A local food cart veteran has put down roots in a long-vacant space along the Arts District’s Grace Street corridor.
Raquel Gomez today will open a brick-and-mortar version of her Ay Caramba food cart in the former Kenn-Tico Cuban Bar & Grill at 204 E. Grace St.
“I’ve wanted to have my own restaurant ever since I came to this country,” said Gomez, who immigrated to Richmond from her native Morelia, Mexico, in 1999. “It has taken a lot of hard work to get here, but I’m ready to take this next step.”
Kenn-Tico closed the 1,800-square-foot restaurant in March 2016 to focus on its catering and food cart businesses, which remain in operation. The company has been using the Grace Street space as a deployment area for its carts, leaving the restaurant space mostly vacant.
Ay Caramba will serve traditional Mexican restaurant staples such as tacos, burritos, quesadillas, salads and nachos. The menu also includes fajita platters and its Mexican shrimp cocktail that’s made with pico de gallo, avocados, tomato and lemon juice, and minced jalapenos.
Taking a play from the made-to-order, pick-your-own book of Chipotle-style dining, Gomez said Ay Caramba will prepare several of its taco, burrito, quesadilla and salad dishes to the customer’s liking.
“People will come through the line, and we will add in what they want on their meals,” Gomez said. “I want to give people as many options as I can give them.”
Ay Caramba also includes several vegetarian options, Gomez said, with many of its sauces and salsas being prepared in house with recipes passed down from her late mother and sister.
“They’re recipes that I have been handed down to me from my mother, who learned them from my grandmother,” Gomez said. “When I started this, I wanted to prepare the same dishes for people that I would make for my own family.”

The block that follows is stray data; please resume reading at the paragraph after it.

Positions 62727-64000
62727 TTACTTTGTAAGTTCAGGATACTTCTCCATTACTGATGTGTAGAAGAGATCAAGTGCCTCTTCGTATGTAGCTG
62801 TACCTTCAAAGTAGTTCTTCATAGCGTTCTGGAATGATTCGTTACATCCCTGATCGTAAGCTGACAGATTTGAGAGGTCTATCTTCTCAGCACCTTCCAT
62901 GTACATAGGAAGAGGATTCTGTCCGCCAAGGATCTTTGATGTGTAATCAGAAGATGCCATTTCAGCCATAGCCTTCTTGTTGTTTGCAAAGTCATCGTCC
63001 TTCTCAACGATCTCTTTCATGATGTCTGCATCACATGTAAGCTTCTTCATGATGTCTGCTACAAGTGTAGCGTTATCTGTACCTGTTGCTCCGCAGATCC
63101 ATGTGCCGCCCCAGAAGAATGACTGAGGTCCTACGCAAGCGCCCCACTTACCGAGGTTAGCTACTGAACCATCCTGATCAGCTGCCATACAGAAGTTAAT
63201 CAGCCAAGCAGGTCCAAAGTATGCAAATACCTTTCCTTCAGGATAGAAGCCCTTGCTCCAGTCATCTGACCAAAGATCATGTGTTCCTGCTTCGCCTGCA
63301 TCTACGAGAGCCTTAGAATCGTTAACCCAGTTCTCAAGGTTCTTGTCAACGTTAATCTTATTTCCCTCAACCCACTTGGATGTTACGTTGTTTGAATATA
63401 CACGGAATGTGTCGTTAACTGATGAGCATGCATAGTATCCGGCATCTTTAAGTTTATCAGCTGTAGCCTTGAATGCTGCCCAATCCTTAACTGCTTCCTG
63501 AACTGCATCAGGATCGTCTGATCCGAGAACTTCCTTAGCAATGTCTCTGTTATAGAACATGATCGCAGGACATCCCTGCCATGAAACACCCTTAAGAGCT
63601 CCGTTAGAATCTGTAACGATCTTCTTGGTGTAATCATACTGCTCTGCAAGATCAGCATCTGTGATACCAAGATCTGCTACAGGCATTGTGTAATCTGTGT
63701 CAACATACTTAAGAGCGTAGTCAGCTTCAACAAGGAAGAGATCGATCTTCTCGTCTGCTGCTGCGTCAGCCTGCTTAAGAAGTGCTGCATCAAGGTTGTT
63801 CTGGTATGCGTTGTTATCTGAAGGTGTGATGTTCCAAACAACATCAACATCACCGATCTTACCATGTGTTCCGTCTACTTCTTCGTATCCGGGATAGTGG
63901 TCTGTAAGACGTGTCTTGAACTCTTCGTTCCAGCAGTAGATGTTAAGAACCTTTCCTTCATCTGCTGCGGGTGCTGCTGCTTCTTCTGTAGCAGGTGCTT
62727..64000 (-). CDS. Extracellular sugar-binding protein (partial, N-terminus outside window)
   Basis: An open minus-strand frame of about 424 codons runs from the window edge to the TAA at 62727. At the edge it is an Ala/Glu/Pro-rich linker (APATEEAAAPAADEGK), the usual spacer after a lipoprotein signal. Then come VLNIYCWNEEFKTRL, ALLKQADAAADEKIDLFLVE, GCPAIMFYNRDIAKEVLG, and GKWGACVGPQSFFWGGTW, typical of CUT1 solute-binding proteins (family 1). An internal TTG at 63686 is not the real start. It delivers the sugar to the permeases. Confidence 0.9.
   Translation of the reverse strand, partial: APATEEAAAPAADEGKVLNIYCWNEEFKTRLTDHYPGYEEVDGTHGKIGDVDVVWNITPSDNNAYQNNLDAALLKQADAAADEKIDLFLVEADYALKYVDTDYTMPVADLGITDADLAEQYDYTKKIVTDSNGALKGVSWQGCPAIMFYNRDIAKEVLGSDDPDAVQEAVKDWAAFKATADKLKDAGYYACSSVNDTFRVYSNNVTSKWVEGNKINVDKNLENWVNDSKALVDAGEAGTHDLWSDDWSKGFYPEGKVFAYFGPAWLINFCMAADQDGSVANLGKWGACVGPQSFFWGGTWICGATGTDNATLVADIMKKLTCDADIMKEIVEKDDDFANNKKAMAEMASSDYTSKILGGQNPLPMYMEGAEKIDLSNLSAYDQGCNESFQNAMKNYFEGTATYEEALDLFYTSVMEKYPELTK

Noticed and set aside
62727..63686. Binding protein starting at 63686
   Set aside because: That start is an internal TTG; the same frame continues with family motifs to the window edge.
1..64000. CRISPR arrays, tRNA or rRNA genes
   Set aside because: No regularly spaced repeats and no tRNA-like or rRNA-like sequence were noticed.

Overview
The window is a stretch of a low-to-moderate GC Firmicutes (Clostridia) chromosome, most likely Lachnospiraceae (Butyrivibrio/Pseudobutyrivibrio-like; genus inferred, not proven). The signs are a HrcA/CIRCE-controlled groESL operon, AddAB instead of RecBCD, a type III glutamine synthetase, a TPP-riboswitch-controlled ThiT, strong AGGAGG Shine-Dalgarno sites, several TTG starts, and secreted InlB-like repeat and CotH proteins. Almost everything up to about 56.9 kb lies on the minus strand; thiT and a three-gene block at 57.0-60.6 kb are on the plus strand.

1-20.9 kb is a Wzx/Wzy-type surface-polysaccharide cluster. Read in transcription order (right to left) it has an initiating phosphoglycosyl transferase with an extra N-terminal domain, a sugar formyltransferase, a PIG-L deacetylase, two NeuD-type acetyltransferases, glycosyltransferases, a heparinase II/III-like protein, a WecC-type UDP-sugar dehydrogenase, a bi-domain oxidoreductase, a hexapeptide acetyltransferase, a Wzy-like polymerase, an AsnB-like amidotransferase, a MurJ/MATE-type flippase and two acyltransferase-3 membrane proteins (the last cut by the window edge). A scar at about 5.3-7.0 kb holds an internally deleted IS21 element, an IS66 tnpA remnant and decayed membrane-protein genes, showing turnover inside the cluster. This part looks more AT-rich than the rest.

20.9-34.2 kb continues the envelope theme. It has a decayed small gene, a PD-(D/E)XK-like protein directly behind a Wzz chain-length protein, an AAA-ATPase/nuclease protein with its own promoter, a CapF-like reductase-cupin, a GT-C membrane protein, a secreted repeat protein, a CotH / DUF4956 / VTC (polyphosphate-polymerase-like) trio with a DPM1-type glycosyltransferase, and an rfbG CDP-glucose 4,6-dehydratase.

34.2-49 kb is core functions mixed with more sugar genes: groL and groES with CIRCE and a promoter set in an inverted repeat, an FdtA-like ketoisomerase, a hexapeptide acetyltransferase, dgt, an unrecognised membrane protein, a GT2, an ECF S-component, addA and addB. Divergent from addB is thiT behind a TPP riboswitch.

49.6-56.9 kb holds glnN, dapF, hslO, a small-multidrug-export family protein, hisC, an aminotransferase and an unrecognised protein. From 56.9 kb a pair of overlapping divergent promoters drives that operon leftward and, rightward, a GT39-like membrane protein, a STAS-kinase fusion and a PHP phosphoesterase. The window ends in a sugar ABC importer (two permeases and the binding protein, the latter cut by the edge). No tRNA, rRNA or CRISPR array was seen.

Meals will cost from $4.75 to $14.75. Gomez wants to keep them affordable to draw college students, residents and workers in the area. Ay Caramba also has an ABC license pending.
“This part of neighborhood is missing good, authentic Mexican food at an affordable price,” Gomez said. “I wanted this to be a place where a student going to college could afford a good, home-cooked meal for a fair price.”
For eight years Gomez and business partner Edith Luu have been operating the Ay Caramba food cart at the corner of North 11th and East Marshall streets near VCU Medical Center.
Prior to that, Gomez worked for Kenn-Tico owners Tico and Kenny Sanchez at their food carts.
“It was a wonderful learning experience,” Gomez said. “They have helped a lot.”
One of six children, Gomez came to Richmond to chase her American dream of owning a restaurant, with her mother and sister encouraging her along the way.
“They told me that I could this,” she said. “They told me that I needed to do this.”
It hasn’t been easy.
Gomez lost her sister to cancer about two months ago, preceded by their mother’s passing two years ago.
To make ends meet, Gomez works at the food cart daily and also operates a business cleaning homes and offices on the side.
“It’s hard sometimes, but this is what I have to do to make my dreams come true,” Gomez said. “I have to do this all on my own, I have to pay the rent … all that takes hard work. No one is handing me anything.”
While Gomez would not disclose how much she has invested in Ay Caramba, she said much of her savings has been spent on starting the restaurant. But with the restaurant now open, Gomez said she’s ready to fulfill her promise to her late mother and sister.
“They encouraged me to do this, and here we are,” a teary-eyed Gomez said. “This is for us all.”